Keywords: bronchial diseases, swimming, oxidative stress, bronchial hyperresponsiveness, competitive swimmers, training
Published in DiRROS: 23.11.2020; Views: 1459; Downloads: 421
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The culprit insect but not severity of allergic reactions to bee and wasp venom can be determined by molecular diagnosis
Pia Gattinger, Christian Lupinek, Lampros Kalogiros, Mira Šilar, Mihaela Zidarn, Peter Korošec, Christine Koessler, Natalija Novak, Rudolf Valenta, Irene Mittermann, 2018, original scientific article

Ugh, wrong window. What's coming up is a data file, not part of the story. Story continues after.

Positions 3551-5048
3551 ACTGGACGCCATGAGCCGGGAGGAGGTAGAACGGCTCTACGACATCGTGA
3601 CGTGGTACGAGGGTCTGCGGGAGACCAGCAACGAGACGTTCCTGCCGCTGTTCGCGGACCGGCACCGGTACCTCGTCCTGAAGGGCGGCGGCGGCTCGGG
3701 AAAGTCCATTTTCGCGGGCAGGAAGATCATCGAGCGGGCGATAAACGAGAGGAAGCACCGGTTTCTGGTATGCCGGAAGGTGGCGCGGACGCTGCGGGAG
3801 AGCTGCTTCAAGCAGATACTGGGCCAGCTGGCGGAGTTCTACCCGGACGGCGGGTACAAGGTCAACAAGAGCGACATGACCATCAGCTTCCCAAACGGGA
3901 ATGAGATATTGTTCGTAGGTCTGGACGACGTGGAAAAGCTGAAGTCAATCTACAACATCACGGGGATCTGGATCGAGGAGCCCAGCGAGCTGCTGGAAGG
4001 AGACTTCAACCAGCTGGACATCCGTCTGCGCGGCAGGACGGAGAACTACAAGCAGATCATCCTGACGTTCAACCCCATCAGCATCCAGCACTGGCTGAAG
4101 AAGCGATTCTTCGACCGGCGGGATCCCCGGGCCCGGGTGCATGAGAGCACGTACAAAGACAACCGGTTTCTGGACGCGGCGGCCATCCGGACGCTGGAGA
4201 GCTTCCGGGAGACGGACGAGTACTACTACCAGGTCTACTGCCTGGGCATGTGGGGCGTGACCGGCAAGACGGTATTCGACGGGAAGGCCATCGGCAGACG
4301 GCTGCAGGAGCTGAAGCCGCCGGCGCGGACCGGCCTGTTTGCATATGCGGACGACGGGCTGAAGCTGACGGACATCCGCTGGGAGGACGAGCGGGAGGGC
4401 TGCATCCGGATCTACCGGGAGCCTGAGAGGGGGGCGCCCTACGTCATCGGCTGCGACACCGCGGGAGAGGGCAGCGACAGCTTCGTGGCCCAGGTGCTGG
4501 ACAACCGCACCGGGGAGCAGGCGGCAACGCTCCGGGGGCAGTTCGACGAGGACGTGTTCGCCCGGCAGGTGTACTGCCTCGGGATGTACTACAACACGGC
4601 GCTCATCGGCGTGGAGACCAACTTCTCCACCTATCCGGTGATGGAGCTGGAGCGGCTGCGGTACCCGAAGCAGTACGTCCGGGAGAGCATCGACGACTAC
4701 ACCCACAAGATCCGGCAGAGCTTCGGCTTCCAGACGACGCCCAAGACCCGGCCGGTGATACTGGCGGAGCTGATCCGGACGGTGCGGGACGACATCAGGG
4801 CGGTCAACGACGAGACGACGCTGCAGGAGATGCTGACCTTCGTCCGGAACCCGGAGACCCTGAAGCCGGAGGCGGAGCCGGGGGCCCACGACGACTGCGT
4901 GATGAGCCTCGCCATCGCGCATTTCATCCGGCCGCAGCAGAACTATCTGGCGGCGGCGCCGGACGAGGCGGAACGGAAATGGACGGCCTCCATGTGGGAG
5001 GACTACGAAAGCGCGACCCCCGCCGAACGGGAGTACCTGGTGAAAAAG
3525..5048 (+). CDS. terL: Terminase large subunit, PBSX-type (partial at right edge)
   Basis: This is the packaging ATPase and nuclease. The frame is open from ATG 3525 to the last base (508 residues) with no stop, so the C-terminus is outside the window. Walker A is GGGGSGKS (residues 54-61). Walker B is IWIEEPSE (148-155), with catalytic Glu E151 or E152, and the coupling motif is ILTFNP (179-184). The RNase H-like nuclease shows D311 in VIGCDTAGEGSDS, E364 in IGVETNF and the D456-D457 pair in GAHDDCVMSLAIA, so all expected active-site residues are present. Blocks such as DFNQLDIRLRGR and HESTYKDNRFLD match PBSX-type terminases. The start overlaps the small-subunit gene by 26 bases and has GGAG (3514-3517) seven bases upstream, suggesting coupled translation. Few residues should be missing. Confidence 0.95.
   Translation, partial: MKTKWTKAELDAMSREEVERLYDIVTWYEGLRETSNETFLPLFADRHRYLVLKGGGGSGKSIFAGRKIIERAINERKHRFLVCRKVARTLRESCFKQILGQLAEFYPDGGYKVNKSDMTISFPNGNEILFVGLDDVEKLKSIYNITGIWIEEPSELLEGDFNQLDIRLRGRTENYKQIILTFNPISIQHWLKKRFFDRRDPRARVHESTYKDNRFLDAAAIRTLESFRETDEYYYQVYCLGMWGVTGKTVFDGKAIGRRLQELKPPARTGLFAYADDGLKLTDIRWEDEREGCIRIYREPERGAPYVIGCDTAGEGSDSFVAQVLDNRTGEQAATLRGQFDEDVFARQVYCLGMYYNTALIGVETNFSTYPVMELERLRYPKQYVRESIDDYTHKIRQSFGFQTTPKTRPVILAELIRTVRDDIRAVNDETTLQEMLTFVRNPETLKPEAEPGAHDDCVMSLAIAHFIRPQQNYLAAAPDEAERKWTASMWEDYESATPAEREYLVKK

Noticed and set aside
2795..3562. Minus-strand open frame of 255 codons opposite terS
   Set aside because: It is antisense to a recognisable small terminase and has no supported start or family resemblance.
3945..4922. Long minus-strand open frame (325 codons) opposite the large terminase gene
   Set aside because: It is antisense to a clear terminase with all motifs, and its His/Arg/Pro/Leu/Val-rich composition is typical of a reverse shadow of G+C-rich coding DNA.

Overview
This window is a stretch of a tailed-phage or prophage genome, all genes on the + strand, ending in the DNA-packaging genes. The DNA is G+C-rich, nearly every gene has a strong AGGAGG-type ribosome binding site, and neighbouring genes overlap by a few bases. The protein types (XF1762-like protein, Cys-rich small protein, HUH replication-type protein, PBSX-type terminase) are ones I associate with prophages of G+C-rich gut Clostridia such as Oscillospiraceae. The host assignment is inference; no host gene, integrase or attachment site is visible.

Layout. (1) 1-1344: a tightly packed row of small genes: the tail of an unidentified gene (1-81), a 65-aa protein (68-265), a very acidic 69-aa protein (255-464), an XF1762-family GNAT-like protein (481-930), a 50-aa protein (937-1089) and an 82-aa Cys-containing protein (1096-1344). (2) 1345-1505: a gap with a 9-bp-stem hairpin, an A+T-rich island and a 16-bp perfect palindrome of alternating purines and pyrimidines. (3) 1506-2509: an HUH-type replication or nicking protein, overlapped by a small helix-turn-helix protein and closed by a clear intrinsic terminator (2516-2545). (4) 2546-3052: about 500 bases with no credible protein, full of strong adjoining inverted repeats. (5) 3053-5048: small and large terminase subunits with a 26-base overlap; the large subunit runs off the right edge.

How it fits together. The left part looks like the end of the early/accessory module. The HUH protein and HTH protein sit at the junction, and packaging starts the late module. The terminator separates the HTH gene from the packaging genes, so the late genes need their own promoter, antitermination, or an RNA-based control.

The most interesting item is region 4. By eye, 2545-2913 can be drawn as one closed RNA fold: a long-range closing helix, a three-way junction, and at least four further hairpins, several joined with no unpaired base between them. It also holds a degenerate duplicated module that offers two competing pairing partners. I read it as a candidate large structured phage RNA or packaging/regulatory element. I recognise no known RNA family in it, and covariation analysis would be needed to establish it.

Abstract: Background. Allergy to bee and wasp venom can lead to life-threatening systemic reactions. The identification of the culprit species is important for allergen-specific immunotherapy. Objectives. To determine a panel of recombinant bee and wasp allergens which is suitable for the identification of bee or wasp as culprit allergen sources and to search for molecular surrogates of clinical severity of sting reactions. Methods. Sera from eighty-seven patients with a detailed documentation of their severity of sting reaction (Mueller grade) and who had been subjected to titrated skin testing with bee and wasp venom were analyzed for bee and wasp-specific IgE levels by ImmunoCAPTM. IgE-reactivity testing was performed using a comprehensive panel of recombinant bee and wasp venom allergens (rApi m 1, 2, 3, 4, 5 and 10; rVes v 1 and 5) by ISAC chip technology, ImmunoCAP and ELISA. IgG4 antibodies to rApi m 1 and rVes v 5 were determined by ELISA and IgE/ IgG4 ratios were calculated. Results from skin testing, IgE serology and IgE/IgG4 ratios were compared with severity of sting reactions. Results. The panel of rApi m 1, rApi m 10, rVes v 1 and rVes v 5 allowed identification of the culprit venom in all but two of the 87 patients with good agreement to skin testing. Severities of sting reactions were not associated with results obtained by skin testing, venom-specific IgE levels or molecular diagnosis. Severe sting reactions were observed in patients showing < 1 ISU and < 2kUA/L of IgE to Api m 1 and/or Ves v 5. Conclusion. We identified a minimal panel of recombinant bee and wasp allergens for molecular diagnosis which may permit identification of bee and/or wasp as culprit insect in venom-sensitized subjects. The severity of sting reactions was not associated with parameters obtained by molecular diagnosis.